Saturday, May 03, 2014

The New Mallorcan Beer Tradition

Many years before I put in an appearance, my to-be grandmother and great aunts - May, Ivy, Lily - would gather together with other family members and enjoy a holiday in the Kent countryside. Those were the days - the 1930s - when holidays meant hard work. They were the days of the East Ender holiday: hop-picking.

The manual labouring vacations in Kent evoke a period for the beer industry before it became totally corporatised and overwhelmed by the brewing monstrosities that came to typify the Spanish holiday: Watney's Red Barrel of Eric Idle fame. The hops would be picked to supply breweries both large and small, at a time when independent breweries were abundant. They weren't what would nowadays be called artisan breweries but there was a firmly traditional aspect to them, one of the traditions having been the hop-picking holidays.

A cold beer on a hot Mallorcan terrace in summer is a million miles away from the hopping era. Holidays have changed utterly and so has the beer industry. The Mallorcan holiday - in its beery sense - is dominated by the brewing corporates of Spain, but alongside the beer giants, there are the beer minnows. The new breweries, the microbreweries, the artisan breweries, all of them representative of a tradition that had been lost or that had never truly been found in the first place.

Mallorca's first brewery was established in 1905. The Rosa Blanca, it was sold on in the 1970s and then sold again - to Damm - before being closed in 1998. It's fair to say that Majorca has never really had much of a brewing tradition. But it is now cultivating one, and it has been born out of what has been a sudden and recent development - the microbrewery.

The Tramuntana Cerveza Artesanal (Cervesera de Selva) was one of the first of this new wave. The first beers were made in 2008, though it wasn't until 2011 that they were being commercialised. It is now one of several small breweries to be found across the island and to also be found at Beer Palma, which is currently taking place in Palma's Parc de la Mar. One part of this beer fest is devoted to artisan beers, with eight breweries represented, plus a ninth - Cas Cerveser from Puigpunyent - which has its own stand and five different beers (one named after the event).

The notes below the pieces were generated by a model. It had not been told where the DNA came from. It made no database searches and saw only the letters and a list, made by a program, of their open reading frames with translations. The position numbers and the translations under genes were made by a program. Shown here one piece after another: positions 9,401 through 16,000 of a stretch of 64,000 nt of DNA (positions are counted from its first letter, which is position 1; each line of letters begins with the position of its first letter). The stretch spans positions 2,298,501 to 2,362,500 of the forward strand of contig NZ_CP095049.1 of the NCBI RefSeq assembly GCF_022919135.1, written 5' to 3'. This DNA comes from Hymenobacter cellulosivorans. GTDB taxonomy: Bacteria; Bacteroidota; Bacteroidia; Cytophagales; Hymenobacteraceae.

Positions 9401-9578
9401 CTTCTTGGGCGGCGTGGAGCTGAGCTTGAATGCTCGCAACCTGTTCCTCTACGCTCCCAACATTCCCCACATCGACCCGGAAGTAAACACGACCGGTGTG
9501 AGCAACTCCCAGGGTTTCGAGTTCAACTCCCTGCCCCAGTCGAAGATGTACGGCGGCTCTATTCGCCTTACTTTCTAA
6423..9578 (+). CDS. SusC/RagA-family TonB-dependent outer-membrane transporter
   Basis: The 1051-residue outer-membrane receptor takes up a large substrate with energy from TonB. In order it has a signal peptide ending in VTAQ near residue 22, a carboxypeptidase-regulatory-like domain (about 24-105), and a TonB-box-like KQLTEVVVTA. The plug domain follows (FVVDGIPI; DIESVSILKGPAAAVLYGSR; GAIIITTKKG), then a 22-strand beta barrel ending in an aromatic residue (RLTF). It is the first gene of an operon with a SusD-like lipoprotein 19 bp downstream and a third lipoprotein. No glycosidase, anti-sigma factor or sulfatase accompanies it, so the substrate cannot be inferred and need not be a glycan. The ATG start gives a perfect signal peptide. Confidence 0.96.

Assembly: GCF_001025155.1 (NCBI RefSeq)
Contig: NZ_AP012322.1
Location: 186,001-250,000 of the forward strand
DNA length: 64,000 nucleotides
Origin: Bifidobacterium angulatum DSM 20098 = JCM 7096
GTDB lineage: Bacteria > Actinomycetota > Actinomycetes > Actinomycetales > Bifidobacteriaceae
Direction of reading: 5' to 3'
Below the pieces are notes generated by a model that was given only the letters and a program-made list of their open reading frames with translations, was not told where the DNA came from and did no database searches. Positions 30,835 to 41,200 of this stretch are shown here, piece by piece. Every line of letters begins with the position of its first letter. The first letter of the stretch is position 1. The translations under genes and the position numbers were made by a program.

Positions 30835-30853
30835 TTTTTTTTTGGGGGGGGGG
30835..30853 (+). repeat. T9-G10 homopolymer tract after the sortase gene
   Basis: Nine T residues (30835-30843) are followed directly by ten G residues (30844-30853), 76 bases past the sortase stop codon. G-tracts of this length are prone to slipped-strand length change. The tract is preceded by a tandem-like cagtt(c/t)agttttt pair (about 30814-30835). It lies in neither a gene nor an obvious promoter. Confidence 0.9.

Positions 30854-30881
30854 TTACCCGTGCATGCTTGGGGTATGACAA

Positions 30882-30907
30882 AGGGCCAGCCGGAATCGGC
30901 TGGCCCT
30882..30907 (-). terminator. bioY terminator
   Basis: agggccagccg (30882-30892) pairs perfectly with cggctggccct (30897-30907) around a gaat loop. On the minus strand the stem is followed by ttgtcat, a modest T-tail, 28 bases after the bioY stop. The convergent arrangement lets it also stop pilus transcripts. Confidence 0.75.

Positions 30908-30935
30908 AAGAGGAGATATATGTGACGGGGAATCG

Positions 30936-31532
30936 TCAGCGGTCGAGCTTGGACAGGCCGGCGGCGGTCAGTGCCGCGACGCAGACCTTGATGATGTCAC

Of the small breweries, one is Beer Lovers from Alcúdia, located right in the old town near the town hall in a building that has been in the family for more than 300 years but inside which is the latest brewing technology that ensures a high quality product. And what Beer Lovers produces is representative of what the other microbreweries make - innovative beers for which there hasn't been a reluctance to experiment; Cas Cerveser can claim to brew the only brown ale from almonds.

The corporates - Heineken and Mahou-San Miguel - are also at the Beer Palma fest, but with the greatest of respect to them, it is the artisan breweries which are likely to attract the greatest interest. They are, after all, Mallorcan breweries (plus one from Menorca) and, as is the case also with small Mallorcan wine producers, there is an emphasis both on novelty and bottle design and labelling.

The Mallorcan beer tradition is nothing like the Mallorcan wine tradition. It is new (so not really a tradition as such), but there is little - in drinking terms - that is more traditional than beer, whether it be a beer for the winter or for a hot summer's day on a holiday terrace.

* Beer Palma lasts until 11 May. Each day from 11am to 11pm.

* Photo is from Alcúdia's fair in April. She smiled straight after I took the photo. Damn.

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